Finally, NU’s top three guards are all struggling to score efficiently. Tre Demps’s high usage/low efficiency status is well known, and JerShon Cobb’s struggles this season have generated a lot of discussion, but Bryant McIntosh seems to get a pass due to his solid ARate. It’s worth pointing out here, that on a P/FGA basis, the three guards are virtually identical. Cobb is the best of the three inside the arc (measured by P/2PA), due largely to his high FT%, while McIntosh is the best outside the arc. Considering that Demps and McIntosh are 1st and 2nd in %FGA, respectively, but 4th and 5th in P/FGA, perhaps they’re both shooting too much. McIntosh shoots well from the foul line, but he hardly gets there (1.125 FTA/game). Neither of them is particularly good anywhere else. Altogether, these three hoist nearly 50% of the ‘Cats’ shots.



(data from Hoop-Math.com

It looks more disconcerting when you break down their 2P shots into shots at the rim and midrange shots. They all take a lot of midrange shots, with McIntosh in the lead. He takes almost half of all his shots from midrange. None of them shoots well from midrange, with Demps’s 20% being the worst. Also of note, not a one of Demps’s made midrange shots was assisted, so at least he can create his own shot. In Demps’s defense, he is the best at scoring at the rim, and more often than not does that on his own. Nevertheless, these numbers scream “poor shot selection.” Whether that’s a result of poorly designed/executed strategy or bad decisions (I think it’s likely a mixture of both), it needs to change. Unless this trio gets a lot better at shooting, via better selection or improved percentages, or it takes a lot fewer shots, NU is going to struggle to score.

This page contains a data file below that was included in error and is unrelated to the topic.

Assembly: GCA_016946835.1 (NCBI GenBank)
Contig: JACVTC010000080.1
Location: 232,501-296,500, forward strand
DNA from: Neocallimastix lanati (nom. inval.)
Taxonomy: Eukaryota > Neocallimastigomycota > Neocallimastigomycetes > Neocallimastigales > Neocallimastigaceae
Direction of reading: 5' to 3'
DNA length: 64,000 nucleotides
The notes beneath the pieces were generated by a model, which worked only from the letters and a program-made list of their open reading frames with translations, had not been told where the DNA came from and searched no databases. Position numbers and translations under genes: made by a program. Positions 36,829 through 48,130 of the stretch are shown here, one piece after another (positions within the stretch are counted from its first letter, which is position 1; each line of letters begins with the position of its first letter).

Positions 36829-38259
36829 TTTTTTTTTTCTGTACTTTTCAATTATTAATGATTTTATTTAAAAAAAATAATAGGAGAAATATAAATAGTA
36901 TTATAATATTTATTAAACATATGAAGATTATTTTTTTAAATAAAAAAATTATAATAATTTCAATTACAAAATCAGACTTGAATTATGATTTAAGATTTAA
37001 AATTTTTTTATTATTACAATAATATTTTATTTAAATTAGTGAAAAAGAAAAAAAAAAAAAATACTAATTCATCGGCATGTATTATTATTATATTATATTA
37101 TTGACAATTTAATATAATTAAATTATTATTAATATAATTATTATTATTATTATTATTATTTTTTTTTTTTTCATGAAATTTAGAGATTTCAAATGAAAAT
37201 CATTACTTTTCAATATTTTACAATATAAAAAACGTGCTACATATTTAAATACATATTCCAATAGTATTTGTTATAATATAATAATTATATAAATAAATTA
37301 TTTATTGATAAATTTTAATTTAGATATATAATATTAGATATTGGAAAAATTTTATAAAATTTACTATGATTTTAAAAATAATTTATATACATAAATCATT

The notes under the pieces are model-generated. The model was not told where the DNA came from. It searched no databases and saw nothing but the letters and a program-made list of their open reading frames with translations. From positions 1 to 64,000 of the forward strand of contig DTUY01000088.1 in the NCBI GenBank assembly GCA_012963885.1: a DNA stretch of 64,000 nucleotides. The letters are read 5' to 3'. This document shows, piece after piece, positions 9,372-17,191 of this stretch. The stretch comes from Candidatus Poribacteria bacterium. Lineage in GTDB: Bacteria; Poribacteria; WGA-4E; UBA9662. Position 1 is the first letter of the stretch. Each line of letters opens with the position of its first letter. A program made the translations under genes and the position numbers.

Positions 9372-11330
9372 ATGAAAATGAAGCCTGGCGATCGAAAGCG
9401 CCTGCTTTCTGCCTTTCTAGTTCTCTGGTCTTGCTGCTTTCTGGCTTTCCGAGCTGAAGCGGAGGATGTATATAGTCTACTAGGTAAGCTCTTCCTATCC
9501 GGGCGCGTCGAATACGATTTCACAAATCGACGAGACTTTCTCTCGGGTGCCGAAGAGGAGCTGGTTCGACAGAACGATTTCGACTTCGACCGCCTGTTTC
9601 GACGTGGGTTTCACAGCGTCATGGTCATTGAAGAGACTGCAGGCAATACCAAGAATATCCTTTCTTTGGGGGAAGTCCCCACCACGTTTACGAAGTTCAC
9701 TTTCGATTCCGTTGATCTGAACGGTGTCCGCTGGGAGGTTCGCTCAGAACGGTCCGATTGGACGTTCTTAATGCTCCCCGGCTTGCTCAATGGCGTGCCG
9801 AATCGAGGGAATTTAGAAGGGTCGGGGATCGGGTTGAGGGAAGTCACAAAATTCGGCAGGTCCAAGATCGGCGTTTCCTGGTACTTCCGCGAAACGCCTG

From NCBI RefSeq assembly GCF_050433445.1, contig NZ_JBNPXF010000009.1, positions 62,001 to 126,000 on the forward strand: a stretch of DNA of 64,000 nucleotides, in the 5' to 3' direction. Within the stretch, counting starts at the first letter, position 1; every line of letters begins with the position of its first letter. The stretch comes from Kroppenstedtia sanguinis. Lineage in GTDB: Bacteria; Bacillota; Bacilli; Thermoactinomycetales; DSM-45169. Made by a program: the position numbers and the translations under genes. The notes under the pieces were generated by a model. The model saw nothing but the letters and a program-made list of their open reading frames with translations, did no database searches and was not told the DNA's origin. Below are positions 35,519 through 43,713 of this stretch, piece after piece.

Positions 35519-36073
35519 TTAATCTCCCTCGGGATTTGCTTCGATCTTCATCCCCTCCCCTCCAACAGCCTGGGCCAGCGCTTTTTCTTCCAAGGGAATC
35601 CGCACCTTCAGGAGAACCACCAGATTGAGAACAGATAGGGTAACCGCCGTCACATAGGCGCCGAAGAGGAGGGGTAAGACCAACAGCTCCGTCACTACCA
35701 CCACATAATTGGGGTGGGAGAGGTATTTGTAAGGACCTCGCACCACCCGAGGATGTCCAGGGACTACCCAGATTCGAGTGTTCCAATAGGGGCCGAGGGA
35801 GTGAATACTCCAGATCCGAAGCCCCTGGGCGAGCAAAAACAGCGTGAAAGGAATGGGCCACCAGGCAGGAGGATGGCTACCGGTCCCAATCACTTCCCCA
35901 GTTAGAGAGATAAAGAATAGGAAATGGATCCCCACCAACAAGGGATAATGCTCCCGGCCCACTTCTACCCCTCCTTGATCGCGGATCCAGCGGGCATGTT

In light of my analysis, I believe the best path to offensive improvement looks like this:

  • Feed Olah in the post, with Olah going aggressively to the rim, seeking contact. Drastically cut down Olah’s shots outside the lane, particularly the baseline jumper off of the pick and roll. Look for the pick and pop 3P shot for Olah 3-4 times a game.
  • Get Law shots going to the basket, whether on cuts or off the dribble, with Law seeking contact. As with Olah, severely cut back Law's midrange shots.
  • Get Lumpkin more touches.
  • Virtually eliminate the midrange shot for the top three guards.
  • Pray that one of the reserves steps up. Lindsey seems the most likely candidate, but his playing time has been extremely scarce.
  • Generate offense off of defense. The ‘Cats are dead last in D1 in steal% and only 13.2% of their FGAs come in transition.
  • Emphasize offensive rebounding. NU currently ranks 281st in OReb%.

That’s a lot to ask and would require some strategic adjustments to the offense and the defense. The road is going to get a lot tougher starting in January. Expect the offense to get worse, not better, as the season drags on.



Ex Hex - "Waterfall"